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  #101  
Old 02-20-2013, 08:21 AM
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ETPRO ETPRO is offline
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A rotten morning...

After replacing a burned up pump this morning on my sprayer. Sprayed good for one yard and it started clogging. After much "stirring" (thinking the solution had settled out or something while I was changing the pump) I reached into the bottom of the sprayer to find this guy lodged into the intake. Don't ask me how he got in, the tank was closed up all season under the shed... That'll ruin a morning.
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  #102  
Old 02-20-2013, 08:37 AM
Mikegyver Mikegyver is offline
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Quote:
Originally Posted by EastTexasProscapesLLC View Post
I didn't want to, but I chose a school 4 hours away. Glad I did it. My business wouldn't be supporting my wife and I if I wouldn't of.

I would doubt you would find anything online. Your learn more in your labs with hands-on work. You don't have to give-up your business. Nachadoches isn't that far away from Longview. Go to SFA. You can sometimes schedule classes where they are only on Tuesday and Thursday. That's the way to go. Leaves lots of time to work.

One man's opinion, but I wouldn't waste my time on an online program. I don't know they may be out there and they may be great. But thinking of what I picked up during school, 90% was affirmed in labs. Don't think I would know how to apply what I learned without labs.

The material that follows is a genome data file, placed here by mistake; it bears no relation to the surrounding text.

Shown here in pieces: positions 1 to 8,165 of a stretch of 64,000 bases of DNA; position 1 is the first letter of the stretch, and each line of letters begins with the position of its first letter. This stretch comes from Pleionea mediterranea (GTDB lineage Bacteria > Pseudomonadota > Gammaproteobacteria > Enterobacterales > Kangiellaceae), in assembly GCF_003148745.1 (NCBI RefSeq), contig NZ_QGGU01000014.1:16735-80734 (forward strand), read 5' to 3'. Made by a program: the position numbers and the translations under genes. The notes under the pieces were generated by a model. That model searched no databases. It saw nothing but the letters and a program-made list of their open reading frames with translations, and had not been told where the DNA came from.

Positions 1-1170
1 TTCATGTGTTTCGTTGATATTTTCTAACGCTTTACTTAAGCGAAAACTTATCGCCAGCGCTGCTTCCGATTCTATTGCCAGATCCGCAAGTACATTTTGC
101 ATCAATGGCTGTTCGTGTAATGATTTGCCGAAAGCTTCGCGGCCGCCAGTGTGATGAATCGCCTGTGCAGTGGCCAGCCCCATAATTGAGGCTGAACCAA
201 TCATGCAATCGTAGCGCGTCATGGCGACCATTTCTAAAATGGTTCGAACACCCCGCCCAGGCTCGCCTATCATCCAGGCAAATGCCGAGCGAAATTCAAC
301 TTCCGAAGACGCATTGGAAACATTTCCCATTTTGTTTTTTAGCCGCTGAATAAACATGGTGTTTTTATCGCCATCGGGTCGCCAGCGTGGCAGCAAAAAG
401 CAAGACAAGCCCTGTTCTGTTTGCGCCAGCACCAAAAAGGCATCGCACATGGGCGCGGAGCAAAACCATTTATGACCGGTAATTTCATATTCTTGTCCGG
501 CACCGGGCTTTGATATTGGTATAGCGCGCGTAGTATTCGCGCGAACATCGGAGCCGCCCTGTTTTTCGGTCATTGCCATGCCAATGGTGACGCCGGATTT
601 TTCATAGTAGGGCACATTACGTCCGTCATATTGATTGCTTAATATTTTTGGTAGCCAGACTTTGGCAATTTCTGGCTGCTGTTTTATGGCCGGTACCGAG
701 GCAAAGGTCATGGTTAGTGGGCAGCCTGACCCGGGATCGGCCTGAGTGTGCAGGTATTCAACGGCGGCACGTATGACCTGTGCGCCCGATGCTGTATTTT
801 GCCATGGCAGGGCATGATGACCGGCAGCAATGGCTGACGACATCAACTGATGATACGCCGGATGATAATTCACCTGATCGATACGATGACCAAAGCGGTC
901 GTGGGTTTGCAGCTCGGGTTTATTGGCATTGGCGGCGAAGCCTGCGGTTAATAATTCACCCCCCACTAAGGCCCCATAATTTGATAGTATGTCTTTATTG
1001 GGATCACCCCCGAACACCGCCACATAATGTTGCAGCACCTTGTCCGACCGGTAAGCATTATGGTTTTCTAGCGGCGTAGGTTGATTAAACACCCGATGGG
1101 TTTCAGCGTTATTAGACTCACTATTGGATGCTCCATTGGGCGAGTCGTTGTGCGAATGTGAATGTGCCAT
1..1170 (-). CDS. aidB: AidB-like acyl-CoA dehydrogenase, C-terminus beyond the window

I'm not in Longview proper, I'm closer to Gilmer, which puts me right at 1.5-1.75 hrs away from SFA. That's my main beef. I'd have to have yet another vehicle that gets good mileage to commute back and forth. That's in addition to at least one if not 2 (most likely) trucks. That gets expensive!

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I might add, you can do very well in this business without a degree. There are many on here that do very well without. But, personally, I wouldn't be in as good of shape with my new business without.
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Originally Posted by Turf Dawg View Post
Talking about degrees.
You may think this sounds crazy, but after years in this field I think it is best to get a business degree if you are going to have your own company. If you plan on working for someone else the horticulture degree would be the way to go.
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Originally Posted by EastTexasProscapesLLC View Post
Mikegyver, You could most likely get a business degree online and do well with it. Turf Dawg, How many years since you graduated and how many years in business?